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Houtengeki is a digital artist with a talent for drawing fine fantasy women. Part of that success comes from his understanding of light, apparent in his use of sfumato or gently transitioning colors and light. He’s also good at curves, and volume–and thiccness! This figure is based on an illustration of Bastet, the Egyptian god in charge of protecting pharaohs. She was also a cat goddess, which is clearly the focus here and for good reason.
The first thought that comes to mind after seeing Bastet might be Nicki Minaj’s “Anaconda” cover, where the artist similarly teases with her hindquarters while peering over her shoulder. The pose is undeniably seductive. Do we want to spin Bastet around to see what the rest of her body looks like, or is this booty enough? This is “sculpture in the round,” artwork that demands audiences see the entire piece in 360 degrees to truly comprehend it.
In the original illustration, Bastet’s eyelids are slightly squinted, which suggests to me mischievousness. I think that her body language conveys this sentiment anyway, so it’s nice to see Pulchra gave her a more innocent disposition. Bastet probably has the happiest face of any figure in my collection, with her teeth showing as she smiles, and curious red eyes seeking whatever has grabbed her attention. She’s very cute.
Bastet is NOT a cast-off figure, which will probably shock many of my Instagram followers. I think most figures with removable clothing are better looking with them on. Much like the way Bastet denies viewers full view of herself, clothing leaves things to the imagination, and that anticipation is where most of the voyeuristic rush comes from. It’s not as if we don’t already get a view of her full breasts, fleshy thighs, wide hips and contoured back.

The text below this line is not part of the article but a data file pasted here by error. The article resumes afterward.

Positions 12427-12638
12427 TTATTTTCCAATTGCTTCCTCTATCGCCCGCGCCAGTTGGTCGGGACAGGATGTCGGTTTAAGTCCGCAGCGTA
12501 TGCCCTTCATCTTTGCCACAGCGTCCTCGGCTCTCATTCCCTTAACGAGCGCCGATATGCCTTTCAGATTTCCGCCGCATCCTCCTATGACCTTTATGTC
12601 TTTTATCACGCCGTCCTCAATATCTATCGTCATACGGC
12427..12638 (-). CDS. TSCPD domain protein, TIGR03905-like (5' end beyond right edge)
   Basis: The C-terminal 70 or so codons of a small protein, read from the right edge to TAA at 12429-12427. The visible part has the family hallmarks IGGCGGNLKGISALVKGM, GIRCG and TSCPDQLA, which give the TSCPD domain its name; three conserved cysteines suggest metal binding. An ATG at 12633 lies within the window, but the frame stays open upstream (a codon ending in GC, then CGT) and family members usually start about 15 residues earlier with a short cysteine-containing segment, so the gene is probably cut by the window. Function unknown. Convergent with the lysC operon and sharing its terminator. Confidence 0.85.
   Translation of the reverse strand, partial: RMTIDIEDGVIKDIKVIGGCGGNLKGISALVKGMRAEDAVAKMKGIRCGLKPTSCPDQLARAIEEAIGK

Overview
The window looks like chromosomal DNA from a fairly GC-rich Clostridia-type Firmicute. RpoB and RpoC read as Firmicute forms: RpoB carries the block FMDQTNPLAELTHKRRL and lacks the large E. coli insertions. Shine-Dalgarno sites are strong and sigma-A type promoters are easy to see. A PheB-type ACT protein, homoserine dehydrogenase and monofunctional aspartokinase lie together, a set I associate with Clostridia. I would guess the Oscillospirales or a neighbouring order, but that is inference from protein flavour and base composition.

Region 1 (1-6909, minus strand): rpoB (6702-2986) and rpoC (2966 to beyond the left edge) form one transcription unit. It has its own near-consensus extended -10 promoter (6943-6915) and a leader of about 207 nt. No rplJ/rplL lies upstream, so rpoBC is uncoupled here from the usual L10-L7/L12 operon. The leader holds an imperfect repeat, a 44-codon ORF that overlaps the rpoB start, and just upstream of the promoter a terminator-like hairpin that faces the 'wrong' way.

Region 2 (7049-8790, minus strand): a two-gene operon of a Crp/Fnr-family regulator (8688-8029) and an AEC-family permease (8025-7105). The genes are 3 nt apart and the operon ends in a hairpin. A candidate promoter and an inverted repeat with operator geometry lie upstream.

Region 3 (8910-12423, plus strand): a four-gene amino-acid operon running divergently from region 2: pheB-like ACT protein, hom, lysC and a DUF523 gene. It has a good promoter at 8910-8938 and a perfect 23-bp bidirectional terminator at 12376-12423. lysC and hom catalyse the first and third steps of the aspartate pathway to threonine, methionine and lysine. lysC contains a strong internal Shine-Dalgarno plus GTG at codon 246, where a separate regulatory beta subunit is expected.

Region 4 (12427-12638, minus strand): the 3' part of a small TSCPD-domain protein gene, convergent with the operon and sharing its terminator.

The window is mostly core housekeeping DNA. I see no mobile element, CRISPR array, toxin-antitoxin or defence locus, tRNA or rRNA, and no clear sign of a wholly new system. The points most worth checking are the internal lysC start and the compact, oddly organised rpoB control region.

Many of Bastet’s best features are in the details. I think her calf-length gladiator heels are absolutely beautiful. Her golden shoes, gauntlets, and earring are a good accent her bronze-red skin and jet-black hair. Her hands are delicate and slender, with pink nail polish on each finger. One of her hands is wrapped around an Egyptian-style Hitachi Magic Wand; that explains why she’s hiding from us.
You’ll hear very few complaints about Bastet from me. There are some spots, most notably on her right shoe and necklace, where paint is missing or applied poorly. But those details are minor compared to my overwhelming satisfaction with this vivacious figure. I preordered her months ago, and the anticipation for her release, especially after her two month delay, was well worth the wait.
Enjoy the photos! I was fortunate in that the sun was setting just outside my window, so there’s fantastic lighting here.